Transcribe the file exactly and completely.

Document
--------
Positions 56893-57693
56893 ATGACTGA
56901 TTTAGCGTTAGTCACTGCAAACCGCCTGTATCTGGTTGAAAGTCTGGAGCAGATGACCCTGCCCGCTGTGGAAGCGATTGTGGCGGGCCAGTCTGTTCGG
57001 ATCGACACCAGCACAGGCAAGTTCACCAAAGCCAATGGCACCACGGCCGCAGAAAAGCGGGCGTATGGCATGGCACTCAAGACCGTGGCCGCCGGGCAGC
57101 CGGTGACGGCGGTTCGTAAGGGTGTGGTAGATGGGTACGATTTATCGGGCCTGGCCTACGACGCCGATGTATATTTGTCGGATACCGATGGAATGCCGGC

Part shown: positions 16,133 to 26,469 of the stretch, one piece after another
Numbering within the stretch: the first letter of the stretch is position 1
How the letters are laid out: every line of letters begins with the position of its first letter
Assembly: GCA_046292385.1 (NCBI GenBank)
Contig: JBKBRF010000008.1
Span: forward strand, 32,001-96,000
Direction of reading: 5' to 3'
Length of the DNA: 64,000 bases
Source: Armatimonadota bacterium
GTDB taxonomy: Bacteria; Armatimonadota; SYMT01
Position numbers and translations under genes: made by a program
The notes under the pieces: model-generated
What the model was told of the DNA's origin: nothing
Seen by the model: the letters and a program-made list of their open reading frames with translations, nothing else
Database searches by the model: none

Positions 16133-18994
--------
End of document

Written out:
Positions 56893-57693
56893 ATGACTGA
56901 TTTAGCGTTAGTCACTGCAAACCGCCTGTATCTGGTTGAAAGTCTGGAGCAGATGACCCTGCCCGCTGTGGAAGCGATTGTGGCGGGCCAGTCTGTTCGG
57001 ATCGACACCAGCACAGGCAAGTTCACCAAAGCCAATGGCACCACGGCCGCAGAAAAGCGGGCGTATGGCATGGCACTCAAGACCGTGGCCGCCGGGCAGC
57101 CGGTGACGGCGGTTCGTAAGGGTGTGGTAGATGGGTACGATTTATCGGGCCTGGCCTACGACGCCGATGTATATTTGTCGGATACCGATGGAATGCCGGC

Part shown: positions 16,133 to 26,469 of the stretch, one piece after another
Numbering within the stretch: the first letter of the stretch is position 1
How the letters are laid out: every line of letters begins with the position of its first letter
Assembly: GCA_046292385.1 (NCBI GenBank)
Contig: JBKBRF010000008.1
Span: forward strand, 32,001-96,000
Direction of reading: 5' to 3'
Length of the DNA: 64,000 bases
Source: Armatimonadota bacterium
GTDB taxonomy: Bacteria; Armatimonadota; SYMT01
Position numbers and translations under genes: made by a program
The notes under the pieces: model-generated
What the model was told of the DNA's origin: nothing
Seen by the model: the letters and a program-made list of their open reading frames with translations, nothing else
Database searches by the model: none

Positions 16133-18994